Skip to main content

Unusual Instruments: Strings

Backgrounds and Videos of Unusual and Unique Musical Instruments

Strings

An instrument where sound is created by striking, plucking, or bowing cords stretched across the instrument to produce tones.

Hurdy-Gurdy

The hurdy-gurdy is a stringed instrument that produces sound by a crank-turned, rosined wheel rubbing against the strings. The wheel functions much like a violin bow, and single notes played on the instrument sound similar to those of a violin. Melodies are played on a keyboard that presses tangents—small wedges, typically made of wood—against one or more of the strings to change their pitch. Like most other acoustic stringed instruments, it has a sound board to make the vibration of the strings audible.

Most hurdy-gurdies have multiple drone strings, which give a constant pitch accompaniment to the melody, resulting in a sound similar to that of bagpipes.

- from Wikipedia

Crwth

The crwth (pronounced 'crooth') is an ancient stringed instrument from Wales. 

The name crwth is originally a Welsh word, derived from a Proto-Celtic noun *krotto- ("round object") which refers to a swelling or bulging out, a pregnant appearance or a protuberance, and it is speculated that it came to be used for the instrument because of its bulging shape.

- from Wikipedia

Igil

An igil is a two-stringed Tuvan musical instrument, played by bowing the strings. (It is called "ikili" in Western Mongolia.) The neck and lute-shaped sound box are usually made of a solid piece of pine or larch. The top of the sound box may be covered with skin or a thin wooden plate. The strings, and those of the bow, are traditionally made of hair from a horse's tail (strung parallel), but may also be made of nylon. Like the morin khuur of Mongolia, the igil typically features a carved horse's head at the top of the neck above the tuning pegs, and both instruments are known as the horsehead fiddle.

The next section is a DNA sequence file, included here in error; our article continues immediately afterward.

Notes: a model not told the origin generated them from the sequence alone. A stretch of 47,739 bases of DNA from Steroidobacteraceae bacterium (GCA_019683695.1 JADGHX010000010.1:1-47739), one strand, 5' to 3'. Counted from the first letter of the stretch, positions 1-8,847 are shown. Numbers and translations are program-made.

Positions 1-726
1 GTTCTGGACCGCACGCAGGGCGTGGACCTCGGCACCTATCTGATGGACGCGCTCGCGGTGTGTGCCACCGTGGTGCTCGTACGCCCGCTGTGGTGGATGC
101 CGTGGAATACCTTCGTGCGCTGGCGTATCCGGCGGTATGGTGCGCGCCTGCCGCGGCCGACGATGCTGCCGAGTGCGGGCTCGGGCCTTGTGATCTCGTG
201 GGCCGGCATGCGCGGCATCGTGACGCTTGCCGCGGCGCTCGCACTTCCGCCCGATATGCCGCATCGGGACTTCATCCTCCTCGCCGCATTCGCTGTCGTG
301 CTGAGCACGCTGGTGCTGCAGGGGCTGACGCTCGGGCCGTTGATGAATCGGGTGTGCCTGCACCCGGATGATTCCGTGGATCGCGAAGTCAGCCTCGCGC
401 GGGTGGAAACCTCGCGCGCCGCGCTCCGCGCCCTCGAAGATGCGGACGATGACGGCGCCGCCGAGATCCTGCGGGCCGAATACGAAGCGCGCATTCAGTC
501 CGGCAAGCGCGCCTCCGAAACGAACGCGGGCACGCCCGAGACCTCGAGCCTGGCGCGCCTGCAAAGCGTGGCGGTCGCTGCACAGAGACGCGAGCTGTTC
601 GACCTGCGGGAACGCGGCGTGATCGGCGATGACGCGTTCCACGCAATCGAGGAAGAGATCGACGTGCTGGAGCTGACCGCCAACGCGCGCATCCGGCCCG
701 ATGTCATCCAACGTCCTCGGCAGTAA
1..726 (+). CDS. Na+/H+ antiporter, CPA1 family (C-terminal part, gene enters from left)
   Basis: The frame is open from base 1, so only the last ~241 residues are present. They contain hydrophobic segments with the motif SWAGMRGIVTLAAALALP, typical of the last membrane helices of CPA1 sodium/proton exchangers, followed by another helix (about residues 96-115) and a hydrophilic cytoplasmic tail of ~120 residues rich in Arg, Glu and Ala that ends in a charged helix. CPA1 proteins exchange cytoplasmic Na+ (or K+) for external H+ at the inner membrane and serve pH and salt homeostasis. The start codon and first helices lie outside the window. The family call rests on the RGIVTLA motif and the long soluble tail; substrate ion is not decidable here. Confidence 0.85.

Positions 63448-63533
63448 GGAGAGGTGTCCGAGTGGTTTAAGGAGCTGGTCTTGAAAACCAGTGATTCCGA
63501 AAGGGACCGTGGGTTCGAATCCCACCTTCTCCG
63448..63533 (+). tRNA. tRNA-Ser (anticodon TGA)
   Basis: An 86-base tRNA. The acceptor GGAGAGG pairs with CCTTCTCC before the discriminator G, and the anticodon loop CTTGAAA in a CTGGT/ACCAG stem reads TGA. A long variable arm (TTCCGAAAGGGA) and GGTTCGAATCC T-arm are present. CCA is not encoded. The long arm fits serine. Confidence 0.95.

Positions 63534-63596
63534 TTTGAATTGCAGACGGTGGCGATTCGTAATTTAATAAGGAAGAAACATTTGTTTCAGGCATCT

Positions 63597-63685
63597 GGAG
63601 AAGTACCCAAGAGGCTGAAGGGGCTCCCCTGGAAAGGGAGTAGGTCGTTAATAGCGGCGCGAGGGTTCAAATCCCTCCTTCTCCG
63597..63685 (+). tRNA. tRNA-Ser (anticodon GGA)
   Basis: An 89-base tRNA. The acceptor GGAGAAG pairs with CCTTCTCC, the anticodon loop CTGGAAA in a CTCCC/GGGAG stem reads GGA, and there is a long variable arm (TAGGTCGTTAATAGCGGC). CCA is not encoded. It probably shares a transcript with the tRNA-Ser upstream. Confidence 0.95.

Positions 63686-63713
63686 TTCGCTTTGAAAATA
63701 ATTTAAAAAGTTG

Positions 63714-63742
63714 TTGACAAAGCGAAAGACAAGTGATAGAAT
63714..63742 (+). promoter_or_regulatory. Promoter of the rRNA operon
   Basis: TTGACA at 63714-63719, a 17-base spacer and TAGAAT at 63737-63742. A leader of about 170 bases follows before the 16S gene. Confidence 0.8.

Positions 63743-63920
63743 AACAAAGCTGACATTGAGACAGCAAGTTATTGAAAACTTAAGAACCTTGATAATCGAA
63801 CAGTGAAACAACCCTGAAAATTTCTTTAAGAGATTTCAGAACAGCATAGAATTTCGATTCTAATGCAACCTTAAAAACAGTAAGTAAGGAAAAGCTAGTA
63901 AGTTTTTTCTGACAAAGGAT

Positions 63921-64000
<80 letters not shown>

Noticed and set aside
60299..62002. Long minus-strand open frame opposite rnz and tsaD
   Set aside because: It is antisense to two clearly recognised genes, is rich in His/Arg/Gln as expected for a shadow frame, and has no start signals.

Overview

Autoharp

The autoharp is a trademark for a string instrument having a series of chord bars attached to dampers, which, when depressed, mute all of the strings other than those that form the desired chord. Despite its name, the autoharp is not a harp at all, but a chorded zither.

Modern autoharps have 36 or 37 strings, although some examples with as many as 47 strings, and even a rare 48-string model exist. They are strung in either diatonic (one, two, or three key models) or chromatic scales. Standard models have 15 or 21 chord bars, or buttons, available, a selection of major, minor, and dominant seventh chords.

- from Wikipedia